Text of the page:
Former Mizzou Running Back is Back in Mid-Missouri
COLUMBIA - In a unique twist on Missouri football history, a former Tiger is back in Mid-Missouri decades after his playing days.
Missouri football just finished one of its most successful decades in history. But only a quarter century ago, it was mired in one of its worst when a recruit named Tony Van Zant was expected to change it all.
The lights, the grass, the stadium: a memorable place for Tony Van Zant.
"I could just hear the crowd when I first walked out here," Van Zant said.
But it represents more than just one moment of misfortune.
"Unlimited potential," former teammate Damon Frenchers said.
And unfulfilled expectations.
"If i can take it all back and put it the way it's supposed to be, that I want it to be, we'd a been the National Champs, but things happen," Van Zant said.
Just don't call his story a tragedy.
"I didn't run too many people over, but I ran by a lot of people. I was never caught from behind. I had a lot more speed," Van Sant said.
Tony Van Zant was one of the best running backs in Missouri High School football history.
"Tremendous talent. Explosive speed," Frenchers said.
"When I was a freshman, all the dust came off the ground and they started calling me smoke and that's how I got that name," Van Zant said.
Smoke played at Hazelwood Central. He ran for more than 6,000 yards and had 91 touchdowns in his high school career. He earned National High School All-American honors and Parade Magazine's High School Player of the Year.
The nation's No. 1 recruit could have played anywhere, but he picked Mizzou.
"You know, I'm going to do something for mom this time. I'm going to stay at home so she can come and watch me play at home so that's why I chose missouri," Van Zant said.
But in the summer after his senior season, Van Zant played in the Missouri All-Star game, and one play changed the course of history.
"Newsflash. Mizzou top running back Tony Van Zant injured his knee," Frenchers recalled.
"Just a freak accident. No one ever hit me. I went to make a cut, and I didn't think it was as bad as it was at first because I got up and walked off the field," Van Zant said.
Van Zant missed the 1986 season rehabbing. He returned to the field in 1987, and played his true freshman season.
"I wasn't 100 percent. I knew that, but I was good enough to play," Van Zant said.
The next year, Van Zant hurt his other knee and he sat out the 1989 football season with a medical redshirt.
"I started getting down on myself about a lot of things. Is this for me?" Van Zant explained.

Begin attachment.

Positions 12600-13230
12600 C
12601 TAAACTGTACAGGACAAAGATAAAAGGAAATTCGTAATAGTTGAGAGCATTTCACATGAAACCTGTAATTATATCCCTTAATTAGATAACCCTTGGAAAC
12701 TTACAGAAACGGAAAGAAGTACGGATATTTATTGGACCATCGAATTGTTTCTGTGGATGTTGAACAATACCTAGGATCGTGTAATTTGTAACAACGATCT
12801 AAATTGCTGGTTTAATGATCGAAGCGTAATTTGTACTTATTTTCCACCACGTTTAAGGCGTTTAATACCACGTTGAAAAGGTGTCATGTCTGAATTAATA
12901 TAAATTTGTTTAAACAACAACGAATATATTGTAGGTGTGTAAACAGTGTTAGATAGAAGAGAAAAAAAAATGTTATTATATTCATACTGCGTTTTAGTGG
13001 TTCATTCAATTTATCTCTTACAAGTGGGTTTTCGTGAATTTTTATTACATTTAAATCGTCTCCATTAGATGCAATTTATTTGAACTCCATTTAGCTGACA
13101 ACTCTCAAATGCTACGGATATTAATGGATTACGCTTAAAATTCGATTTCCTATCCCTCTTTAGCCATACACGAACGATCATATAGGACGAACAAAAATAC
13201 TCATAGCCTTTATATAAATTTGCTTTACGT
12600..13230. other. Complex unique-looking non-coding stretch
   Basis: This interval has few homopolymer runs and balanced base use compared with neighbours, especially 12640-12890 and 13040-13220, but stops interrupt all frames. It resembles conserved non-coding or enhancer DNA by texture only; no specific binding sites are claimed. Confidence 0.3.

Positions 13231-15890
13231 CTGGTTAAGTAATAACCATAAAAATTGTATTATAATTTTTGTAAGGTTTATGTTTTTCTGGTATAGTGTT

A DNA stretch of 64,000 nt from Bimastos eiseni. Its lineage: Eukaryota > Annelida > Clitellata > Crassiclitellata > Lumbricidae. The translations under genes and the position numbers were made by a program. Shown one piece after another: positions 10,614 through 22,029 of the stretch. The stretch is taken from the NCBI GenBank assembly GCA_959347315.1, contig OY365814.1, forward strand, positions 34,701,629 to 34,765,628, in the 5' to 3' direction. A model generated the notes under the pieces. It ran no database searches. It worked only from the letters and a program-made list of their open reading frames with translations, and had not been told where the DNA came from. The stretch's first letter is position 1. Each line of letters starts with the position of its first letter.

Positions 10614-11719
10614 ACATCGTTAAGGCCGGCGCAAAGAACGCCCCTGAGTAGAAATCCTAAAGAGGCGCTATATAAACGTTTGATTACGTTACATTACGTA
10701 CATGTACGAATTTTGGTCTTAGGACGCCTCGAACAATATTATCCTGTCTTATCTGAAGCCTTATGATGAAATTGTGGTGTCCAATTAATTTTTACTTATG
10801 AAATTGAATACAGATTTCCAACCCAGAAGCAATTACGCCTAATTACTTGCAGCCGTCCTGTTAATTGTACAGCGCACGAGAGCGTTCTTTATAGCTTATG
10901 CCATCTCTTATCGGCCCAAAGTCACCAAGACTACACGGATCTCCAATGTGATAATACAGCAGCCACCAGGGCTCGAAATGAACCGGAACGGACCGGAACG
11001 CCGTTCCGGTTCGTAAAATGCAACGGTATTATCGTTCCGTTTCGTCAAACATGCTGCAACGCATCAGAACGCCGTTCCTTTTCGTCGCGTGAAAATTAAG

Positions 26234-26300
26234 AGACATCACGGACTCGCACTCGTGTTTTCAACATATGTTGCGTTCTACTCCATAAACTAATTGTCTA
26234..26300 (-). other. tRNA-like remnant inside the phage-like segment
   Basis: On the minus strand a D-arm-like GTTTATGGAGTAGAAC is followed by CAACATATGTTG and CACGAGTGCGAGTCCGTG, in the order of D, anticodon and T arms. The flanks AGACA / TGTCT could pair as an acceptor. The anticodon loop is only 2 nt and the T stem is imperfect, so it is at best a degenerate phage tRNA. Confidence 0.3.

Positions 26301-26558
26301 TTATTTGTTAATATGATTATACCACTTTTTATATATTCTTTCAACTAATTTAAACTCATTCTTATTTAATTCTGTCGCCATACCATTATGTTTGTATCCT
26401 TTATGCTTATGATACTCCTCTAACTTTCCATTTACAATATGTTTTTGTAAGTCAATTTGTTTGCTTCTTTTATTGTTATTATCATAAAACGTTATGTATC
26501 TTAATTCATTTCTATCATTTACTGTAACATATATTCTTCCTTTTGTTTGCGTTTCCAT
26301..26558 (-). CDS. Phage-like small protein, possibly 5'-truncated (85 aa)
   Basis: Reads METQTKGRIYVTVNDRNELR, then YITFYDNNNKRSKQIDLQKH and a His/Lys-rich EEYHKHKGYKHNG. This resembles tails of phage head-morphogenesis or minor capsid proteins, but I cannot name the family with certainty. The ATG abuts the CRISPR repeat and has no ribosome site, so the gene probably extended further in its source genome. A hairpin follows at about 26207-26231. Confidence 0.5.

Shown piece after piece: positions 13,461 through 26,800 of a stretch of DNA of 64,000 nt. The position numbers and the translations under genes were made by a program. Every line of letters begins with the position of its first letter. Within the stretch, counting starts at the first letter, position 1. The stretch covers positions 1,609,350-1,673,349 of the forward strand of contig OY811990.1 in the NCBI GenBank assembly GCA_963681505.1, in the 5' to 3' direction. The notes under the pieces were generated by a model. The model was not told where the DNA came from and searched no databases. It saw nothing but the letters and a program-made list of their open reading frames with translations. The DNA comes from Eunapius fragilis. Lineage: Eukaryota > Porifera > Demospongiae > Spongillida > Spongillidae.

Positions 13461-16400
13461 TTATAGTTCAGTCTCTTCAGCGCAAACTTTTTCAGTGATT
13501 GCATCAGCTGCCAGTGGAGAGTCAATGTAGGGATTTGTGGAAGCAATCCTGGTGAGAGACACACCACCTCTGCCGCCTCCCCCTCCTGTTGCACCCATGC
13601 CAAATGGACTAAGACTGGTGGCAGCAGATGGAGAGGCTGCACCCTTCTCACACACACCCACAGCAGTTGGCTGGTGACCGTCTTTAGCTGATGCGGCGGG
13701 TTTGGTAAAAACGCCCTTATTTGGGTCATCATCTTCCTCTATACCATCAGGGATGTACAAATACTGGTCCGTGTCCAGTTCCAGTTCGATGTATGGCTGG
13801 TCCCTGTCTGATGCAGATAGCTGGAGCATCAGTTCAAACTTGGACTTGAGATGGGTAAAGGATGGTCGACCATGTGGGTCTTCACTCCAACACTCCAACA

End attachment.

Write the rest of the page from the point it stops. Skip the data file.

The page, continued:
In his Missouri career, Van Zant carried the ball a total of 52 times for 214 yards and one touchdown.
Those who saw him play before and after the injury say he was never the same.
"It's like a racehorse. He was a full fledged thoroughbred that broke a leg," Frenchers said.
"I was bitter about it for long time, but I had to realize things happen for a reason," Van Zant said.
Van Zant says he still thinks about the play every day.
"I do. It's always if I coulda, woulda type things. You never know. What would I be right now if I never got hurt?" Van Zant said.
The question has no answer.
He went on to coach high school football in Michigan. But this winter, former Missouri teammate Mike Jones offered Van Zant a return to Mid-Missouri as the running backs coach at Lincoln University.
He now coaches on the same field where he played that career changing all-star game 25 years ago.
"I was like, you know this is the same field I got hurt on and he just dropped his head. He totally forgot about it," Van Zant recalled.
Van Zant coaches players who've never heard of him until they Google him.
"I put his name in on YouTube, and I saw he played for Mizzou and broke one for 45 yards. Pretty bad man," said Lincoln sophomore running back Deon Brock.
A bad man who was dealt a bad card.
"It's a tragedy if he would have let it destroy him. He used that to motivate himself. He became a coach. He's doing a great job now, and I think he's going to come full-circle because of that," Jones said.
"Some dreams are taken away for a reason, but you have to have something to fall back on and do what you want to do in life. If you stop, you're only defeating yourself," Van Zant said.
Tony says that summer day in 1986 isn't the worst day in his life. Instead it's when his dad and mom passed away.
He says football comes and goes, but you can't replace your parents.